Should I even tell him? Do I get a confession from him? I can't afford these costs. I know he can't either but he's moving to Brazil so I could rightfully pin it on him and he'd have to deal with it (or not).

 

Feeling so betrayed and tired...

 

Hi,

maybe it is a coincidence, maybe not...anyways for my experience with those letters you can put them in the bin.

Basically are "legal scams". Anybody can issue a "cease and desist" letter to a person he thinks is breaking a law. Ask him to stop doing that and ask for reimbursement of legal costs.

You can go to a lawyer and tell him: hey my neighbor is making noises during the night, send him a cease and desist letter. The lawyer will do and ask him to pay for his fees.

 So, there are lawyer that request traffic info from internet providers and send letters to people, and they ask them to cover the legal fees. Some people just get scared receiving the letter and pay. 

Don't need to worry, they have nothing against you.

Just forget about it and you will see they won't contact you again.

Good luck!

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3 hours ago, travelerworker said:

Basically are "legal scams". Anybody can issue a "cease and desist" letter to a person he thinks is breaking a law. Ask him to stop doing that and ask for reimbursement of legal costs.

Are you willing to back this up with your own dosh when your cunning plan goes tits up?   They run a very slick operation.  Your idea is hilarious, as if it will make them back off.  Really.

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3 hours ago, snowingagain said:

Are you willing to back this up with your own dosh when your cunning plan goes tits up?   They run a very slick operation.  Your idea is hilarious, as if it will make them back off.  Really.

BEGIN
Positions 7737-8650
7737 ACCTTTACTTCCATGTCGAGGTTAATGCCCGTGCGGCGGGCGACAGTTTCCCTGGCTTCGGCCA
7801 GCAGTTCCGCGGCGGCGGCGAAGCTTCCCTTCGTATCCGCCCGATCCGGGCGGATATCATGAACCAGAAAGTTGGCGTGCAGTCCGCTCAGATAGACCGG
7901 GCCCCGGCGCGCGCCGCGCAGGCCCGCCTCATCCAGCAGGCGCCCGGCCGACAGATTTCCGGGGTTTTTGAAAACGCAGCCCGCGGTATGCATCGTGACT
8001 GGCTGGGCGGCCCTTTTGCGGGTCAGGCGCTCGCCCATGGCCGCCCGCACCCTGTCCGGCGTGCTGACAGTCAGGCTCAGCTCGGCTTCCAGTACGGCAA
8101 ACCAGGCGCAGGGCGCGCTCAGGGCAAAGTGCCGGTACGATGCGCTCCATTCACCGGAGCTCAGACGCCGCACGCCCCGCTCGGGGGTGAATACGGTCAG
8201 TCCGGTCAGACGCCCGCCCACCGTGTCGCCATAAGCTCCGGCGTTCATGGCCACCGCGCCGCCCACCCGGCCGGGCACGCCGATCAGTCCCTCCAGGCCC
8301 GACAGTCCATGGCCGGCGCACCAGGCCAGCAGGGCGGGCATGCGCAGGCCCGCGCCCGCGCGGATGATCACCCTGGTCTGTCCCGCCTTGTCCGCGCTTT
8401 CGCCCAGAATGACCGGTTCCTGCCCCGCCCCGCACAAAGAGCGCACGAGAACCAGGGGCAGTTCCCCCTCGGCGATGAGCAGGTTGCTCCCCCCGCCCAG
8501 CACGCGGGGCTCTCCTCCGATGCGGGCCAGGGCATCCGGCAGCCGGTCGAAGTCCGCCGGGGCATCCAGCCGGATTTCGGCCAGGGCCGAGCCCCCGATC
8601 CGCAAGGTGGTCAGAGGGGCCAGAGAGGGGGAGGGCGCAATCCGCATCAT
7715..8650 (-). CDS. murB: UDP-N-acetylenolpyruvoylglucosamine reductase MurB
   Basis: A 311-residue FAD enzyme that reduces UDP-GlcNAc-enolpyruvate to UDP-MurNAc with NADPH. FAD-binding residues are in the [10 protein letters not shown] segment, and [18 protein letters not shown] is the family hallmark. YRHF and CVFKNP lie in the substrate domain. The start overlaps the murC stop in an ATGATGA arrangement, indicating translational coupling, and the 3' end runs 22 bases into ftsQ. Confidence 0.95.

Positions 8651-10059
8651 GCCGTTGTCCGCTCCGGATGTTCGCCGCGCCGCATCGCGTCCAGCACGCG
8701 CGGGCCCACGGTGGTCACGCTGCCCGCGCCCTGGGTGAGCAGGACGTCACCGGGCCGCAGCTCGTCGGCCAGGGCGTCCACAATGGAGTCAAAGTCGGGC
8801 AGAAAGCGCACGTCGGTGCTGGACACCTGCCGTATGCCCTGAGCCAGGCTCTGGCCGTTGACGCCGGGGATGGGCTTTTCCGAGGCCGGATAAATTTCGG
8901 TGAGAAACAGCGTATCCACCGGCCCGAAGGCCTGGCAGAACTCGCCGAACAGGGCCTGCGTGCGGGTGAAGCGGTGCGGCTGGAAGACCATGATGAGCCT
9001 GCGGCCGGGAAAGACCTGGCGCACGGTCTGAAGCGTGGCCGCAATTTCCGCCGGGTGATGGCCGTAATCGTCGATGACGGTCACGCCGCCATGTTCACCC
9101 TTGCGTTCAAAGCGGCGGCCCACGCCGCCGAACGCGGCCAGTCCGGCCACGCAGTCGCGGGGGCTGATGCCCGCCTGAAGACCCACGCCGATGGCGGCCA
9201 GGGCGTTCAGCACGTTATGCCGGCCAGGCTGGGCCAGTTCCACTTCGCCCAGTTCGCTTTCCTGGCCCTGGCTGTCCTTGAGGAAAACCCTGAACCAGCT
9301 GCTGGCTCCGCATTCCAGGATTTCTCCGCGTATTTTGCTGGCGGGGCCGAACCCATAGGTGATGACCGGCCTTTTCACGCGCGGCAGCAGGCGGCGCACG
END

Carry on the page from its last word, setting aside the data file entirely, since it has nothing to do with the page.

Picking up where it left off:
They, like any scam, rely on volume. They just send thousands of letters...there is always people who get the letter and get all scared and pays without asking.

As soon as you start googling and reading you realize it's all a scam and best is to bin the letter.

Good luck!

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Does anyone know if these legal firms sending out the letters are actually representing the owners of the copyrighted material, i.e. does anyone benefit from the money the lawyers collect from offenders other than the scammers themselves(oops sorry lawyers)?

Just asking.

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Wow, after 13 years and 158 pages of this thread, people are giving out such terrible advice? Blave, I really suggest that you do *not* just bin the letter and ignore it!

 

It's possible that it's a pure scam, i.e. fake and not actually from Waldorf Frommer (now actually called Frommer Legal), so that's the first thing to find out. But it might be a valid claim, and Frommer is a legitimate law firm - double-check that it's a paper letter (not e-mail) and the contact details and bank account, etc. If it seems real, do *not* sign the form they give you (ever!) nor respond to the letter, nor hire another lawyer or service that promises to get you out of it for a lower cost, until you have a good understanding of what you're getting into. If you do hire someone to represent you, you can expect to pay at least €200 or more, and some are better than others. You can try to deal with it on your own, for example using something like this to generate a response letter: https://abmahnbeantworter.ccc.de/ - but that's more risky I would guess, and I have no idea how successful people have been with it. Some say to wait until you receive the "yellow letter" that is a court summons, before getting a lawyer, because your legal fees after that have to be paid by the complainant if they lose. But again, I don't know how advisable that really is.